riffmaster

PDP The Riffmaster Wireless Guitar Controller Review – We’re So Back

This thing rocks.

Although it admittedly felt more than a little weird to be unboxing and hooking up a fresh, plastic guitar peripheral to my PS5 in the year 2024, few things have brought me joy so far this year like firing up Rock Band 4 and jamming out to my old catalogue of bangers with PDP’s The Riffmaster.

In case you’ve somehow missed the hype – yes, this is a brand-new wireless guitar controller for modern consoles and PC from peripheral-maker PDP that works with 2015’s Rock Band 4. Perhaps more relevant, it’ll soon work with developer Harmonix’ recently-launched Fortnite Festival, a free take on the classic virtual band experience that lives within Fortnite and is seemingly intended to carry the torch for the genre. And for anyone already asking, it also works with things like Clone Hero and YARG on PC, making this a fairly versatile (and importantly, available) option for anyone hankering for the experience that defined a good chunk of time for many of us.

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But first impressions first, and this thing is impressive from the moment you lift it from the surprisingly-squat box it ships in. Showcasing one of its handier features from the out, The Riffmaster comes folded in half in its packaging, and can be secured into its proper position just by flipping the neck out and pushing in a small tab on the underside. Once unfurled, the whole thing feels surprisingly sturdy with very little movement at the connection point even in heavy use. The fact that it can be folded away for storage is sure to be a hit with millennials who grew up on these plastic instruments and now live in shoebox apartments and share houses.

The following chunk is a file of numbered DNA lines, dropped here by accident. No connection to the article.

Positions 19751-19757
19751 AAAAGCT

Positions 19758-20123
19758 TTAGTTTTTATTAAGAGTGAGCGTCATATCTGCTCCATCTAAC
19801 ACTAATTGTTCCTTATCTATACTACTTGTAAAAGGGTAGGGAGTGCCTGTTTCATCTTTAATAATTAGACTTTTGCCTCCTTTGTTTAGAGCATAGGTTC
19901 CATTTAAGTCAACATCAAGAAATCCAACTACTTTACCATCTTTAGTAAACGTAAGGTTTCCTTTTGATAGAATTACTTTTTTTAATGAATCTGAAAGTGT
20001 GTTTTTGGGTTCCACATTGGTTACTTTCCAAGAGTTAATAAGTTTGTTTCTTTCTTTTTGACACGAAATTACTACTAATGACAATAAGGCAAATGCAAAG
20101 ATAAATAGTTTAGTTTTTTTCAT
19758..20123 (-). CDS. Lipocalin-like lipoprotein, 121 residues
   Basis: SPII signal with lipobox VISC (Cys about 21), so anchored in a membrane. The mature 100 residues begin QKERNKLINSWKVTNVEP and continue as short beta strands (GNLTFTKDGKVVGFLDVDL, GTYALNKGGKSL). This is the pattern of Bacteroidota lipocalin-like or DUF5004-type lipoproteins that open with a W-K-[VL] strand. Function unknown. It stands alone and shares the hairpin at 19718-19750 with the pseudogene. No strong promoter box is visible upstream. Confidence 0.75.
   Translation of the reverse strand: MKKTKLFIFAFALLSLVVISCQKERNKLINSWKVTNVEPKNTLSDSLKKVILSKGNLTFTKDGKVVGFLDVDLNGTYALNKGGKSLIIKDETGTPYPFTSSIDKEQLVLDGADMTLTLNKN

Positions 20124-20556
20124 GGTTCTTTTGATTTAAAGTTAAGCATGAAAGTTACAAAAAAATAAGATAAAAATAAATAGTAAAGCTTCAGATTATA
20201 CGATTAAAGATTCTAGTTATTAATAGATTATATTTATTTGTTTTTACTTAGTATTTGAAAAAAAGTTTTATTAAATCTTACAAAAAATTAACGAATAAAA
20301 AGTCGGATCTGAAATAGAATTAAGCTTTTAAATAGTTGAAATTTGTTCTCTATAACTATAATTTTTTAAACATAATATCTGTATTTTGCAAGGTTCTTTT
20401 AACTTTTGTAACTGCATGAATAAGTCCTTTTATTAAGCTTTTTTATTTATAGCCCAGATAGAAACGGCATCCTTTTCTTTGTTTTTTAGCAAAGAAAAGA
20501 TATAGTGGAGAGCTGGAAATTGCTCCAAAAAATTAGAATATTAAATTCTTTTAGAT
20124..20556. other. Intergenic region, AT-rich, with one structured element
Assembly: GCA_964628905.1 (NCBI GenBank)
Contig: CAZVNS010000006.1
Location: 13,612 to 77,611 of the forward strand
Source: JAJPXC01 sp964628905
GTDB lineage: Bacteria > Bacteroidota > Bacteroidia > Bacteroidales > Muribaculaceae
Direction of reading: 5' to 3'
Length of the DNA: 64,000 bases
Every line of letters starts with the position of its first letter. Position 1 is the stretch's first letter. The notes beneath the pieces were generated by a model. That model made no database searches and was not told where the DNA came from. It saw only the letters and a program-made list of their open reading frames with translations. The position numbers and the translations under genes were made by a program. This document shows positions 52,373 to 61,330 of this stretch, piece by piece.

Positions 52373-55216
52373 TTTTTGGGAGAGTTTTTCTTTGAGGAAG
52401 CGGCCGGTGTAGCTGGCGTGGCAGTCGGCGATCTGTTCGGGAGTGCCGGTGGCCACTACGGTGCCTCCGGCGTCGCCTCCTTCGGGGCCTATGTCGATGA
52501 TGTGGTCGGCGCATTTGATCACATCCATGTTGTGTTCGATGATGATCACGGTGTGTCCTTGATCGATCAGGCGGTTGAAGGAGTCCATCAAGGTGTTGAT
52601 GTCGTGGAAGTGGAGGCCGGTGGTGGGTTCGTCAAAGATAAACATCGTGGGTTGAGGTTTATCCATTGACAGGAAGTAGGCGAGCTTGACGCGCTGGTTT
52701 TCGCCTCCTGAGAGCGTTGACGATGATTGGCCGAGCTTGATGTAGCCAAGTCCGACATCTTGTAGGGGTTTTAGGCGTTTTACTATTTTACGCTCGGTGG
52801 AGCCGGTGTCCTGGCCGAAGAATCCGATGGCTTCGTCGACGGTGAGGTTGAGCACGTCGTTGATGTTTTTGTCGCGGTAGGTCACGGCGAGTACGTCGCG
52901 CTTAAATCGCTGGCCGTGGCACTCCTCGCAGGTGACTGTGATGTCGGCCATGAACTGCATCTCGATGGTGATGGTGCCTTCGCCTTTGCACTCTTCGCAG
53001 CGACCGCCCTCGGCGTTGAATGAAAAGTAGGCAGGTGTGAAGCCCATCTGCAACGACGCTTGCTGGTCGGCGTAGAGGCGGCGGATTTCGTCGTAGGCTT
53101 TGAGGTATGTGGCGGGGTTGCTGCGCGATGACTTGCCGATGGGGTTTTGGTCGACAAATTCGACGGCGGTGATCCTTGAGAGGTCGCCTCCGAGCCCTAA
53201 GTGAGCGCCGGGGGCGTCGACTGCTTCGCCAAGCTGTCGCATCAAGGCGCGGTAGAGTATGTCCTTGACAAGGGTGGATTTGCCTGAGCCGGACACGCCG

The rest of the box contents are pretty standard. There’s the attachable strap, charging cables and a USB-A wireless transmitter for connecting the Riffmaster to your platform of choice. The version I tested is the one designed for PlayStation, and works with both the PS5 and PS4 as well as PC using the same adapter. The Xbox version will similarly work with Xbox Series X|S, Xbox One and PC.

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The guitar itself is largely reminiscent of previous official Rock Band or Guitar Hero controllers that you’ll remember, though maybe a little more understated with its all-black design that doesn’t carry any branding or established shape like Rock Band 4’s Fender Stratocaster. It looks nice though, and won’t stick out so much in a modern environment, although the gloss finish on the body is a huge fingerprint magnet. The buttons on the body do blend in a bit as well, which can be tough in the heat of the moment for your first few uses but doesn’t matter as much once you’ve spent more time with it.

Crucially, everything feels great. The whole thing has a nice weight and sturdiness, and all of the buttons and other bits are reliable and responsive. The all-important five fret buttons have a nice, quiet click to them and are remarkably easy to slide your fingers across as you rock out, though anyone coming from a Guitar Hero guitar might find the larger buttons of the Rock Band-style axe a bit of an adjustment. There’s also a second, smaller set down at the base of the neck which I’ve found super handy when sitting at my desk and playing. The strum bar is a lot quieter than what I’ve been used to, which is nice, but still gives a decent sense of feedback and actuation and hasn’t skipped a beat yet. The whammy bar is just as good, rounding off a super solid in-play experience from the Riffmaster.